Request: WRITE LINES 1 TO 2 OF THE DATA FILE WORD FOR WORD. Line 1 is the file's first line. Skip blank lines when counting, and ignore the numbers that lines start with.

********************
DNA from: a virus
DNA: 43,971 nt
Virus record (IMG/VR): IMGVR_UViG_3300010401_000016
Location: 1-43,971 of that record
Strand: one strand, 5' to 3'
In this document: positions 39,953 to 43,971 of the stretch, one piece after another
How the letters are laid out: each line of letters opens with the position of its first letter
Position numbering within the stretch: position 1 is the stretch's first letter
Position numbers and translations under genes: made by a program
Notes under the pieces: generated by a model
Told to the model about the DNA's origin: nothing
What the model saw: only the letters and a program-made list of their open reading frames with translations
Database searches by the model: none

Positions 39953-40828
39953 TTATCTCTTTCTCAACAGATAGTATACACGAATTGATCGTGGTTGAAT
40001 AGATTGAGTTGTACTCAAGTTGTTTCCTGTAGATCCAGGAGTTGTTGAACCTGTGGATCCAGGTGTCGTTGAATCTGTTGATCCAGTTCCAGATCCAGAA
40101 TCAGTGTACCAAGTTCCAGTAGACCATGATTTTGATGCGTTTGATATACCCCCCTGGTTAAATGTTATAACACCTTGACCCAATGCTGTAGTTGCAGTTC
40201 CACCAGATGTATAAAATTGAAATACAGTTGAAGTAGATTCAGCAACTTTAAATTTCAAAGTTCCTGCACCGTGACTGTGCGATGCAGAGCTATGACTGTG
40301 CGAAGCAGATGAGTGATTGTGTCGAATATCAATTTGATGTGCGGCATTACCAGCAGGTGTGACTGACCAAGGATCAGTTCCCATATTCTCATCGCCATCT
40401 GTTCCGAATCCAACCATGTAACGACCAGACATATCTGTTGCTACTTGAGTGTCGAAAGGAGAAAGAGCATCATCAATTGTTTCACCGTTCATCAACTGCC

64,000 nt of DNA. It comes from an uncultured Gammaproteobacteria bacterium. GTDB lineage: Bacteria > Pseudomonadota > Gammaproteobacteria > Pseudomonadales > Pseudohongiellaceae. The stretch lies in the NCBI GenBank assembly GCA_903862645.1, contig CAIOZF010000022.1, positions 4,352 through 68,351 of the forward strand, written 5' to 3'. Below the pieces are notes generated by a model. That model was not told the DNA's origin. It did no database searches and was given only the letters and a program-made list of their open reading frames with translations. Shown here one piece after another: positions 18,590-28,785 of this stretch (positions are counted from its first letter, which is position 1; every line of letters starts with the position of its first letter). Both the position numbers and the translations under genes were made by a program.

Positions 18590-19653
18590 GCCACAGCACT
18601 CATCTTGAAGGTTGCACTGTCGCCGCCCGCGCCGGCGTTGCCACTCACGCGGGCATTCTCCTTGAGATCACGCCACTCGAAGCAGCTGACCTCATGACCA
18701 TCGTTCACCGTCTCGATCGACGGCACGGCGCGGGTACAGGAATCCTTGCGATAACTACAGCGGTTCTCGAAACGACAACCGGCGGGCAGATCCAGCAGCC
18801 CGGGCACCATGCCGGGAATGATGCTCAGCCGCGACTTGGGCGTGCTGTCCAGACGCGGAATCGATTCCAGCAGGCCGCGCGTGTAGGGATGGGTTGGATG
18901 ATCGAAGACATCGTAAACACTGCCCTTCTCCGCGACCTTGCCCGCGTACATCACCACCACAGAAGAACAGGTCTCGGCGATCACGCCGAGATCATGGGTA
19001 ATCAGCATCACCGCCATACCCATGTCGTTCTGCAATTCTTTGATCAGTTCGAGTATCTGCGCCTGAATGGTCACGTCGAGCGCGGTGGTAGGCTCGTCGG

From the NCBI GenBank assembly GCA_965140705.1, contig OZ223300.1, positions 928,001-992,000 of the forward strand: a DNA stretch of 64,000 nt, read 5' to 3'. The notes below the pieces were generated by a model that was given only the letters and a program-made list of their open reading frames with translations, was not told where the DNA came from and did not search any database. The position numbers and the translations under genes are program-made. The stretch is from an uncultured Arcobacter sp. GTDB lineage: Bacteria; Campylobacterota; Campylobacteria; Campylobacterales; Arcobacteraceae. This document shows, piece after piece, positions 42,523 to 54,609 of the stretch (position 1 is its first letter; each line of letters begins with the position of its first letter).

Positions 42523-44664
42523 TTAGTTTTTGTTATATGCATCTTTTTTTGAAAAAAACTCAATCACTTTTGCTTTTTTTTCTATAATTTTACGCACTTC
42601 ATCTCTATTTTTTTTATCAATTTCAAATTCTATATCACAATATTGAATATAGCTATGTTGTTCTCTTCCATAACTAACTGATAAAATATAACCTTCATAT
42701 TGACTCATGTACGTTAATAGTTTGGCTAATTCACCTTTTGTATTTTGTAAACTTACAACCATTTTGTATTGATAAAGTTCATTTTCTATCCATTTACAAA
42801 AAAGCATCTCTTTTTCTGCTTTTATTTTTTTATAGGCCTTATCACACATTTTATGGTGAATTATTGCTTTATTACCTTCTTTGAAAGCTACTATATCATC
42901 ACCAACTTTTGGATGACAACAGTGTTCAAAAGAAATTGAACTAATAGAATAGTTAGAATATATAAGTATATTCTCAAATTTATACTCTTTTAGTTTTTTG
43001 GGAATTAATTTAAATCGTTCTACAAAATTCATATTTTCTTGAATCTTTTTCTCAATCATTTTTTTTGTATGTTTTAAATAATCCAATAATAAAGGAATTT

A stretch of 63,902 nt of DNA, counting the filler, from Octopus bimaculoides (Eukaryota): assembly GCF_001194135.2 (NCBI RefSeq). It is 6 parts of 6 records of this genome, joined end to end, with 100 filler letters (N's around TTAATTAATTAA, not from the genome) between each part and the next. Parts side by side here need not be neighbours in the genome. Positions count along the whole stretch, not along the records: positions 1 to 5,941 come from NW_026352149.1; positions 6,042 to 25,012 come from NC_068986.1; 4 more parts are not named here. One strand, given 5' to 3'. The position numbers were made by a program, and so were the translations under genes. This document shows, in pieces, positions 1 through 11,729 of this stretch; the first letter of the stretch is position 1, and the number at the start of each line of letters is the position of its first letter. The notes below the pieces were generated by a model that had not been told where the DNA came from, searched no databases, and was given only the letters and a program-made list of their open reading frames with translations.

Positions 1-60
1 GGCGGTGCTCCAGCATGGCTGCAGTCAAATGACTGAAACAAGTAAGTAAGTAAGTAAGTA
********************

DNA from: a virus
DNA: 43,971 nt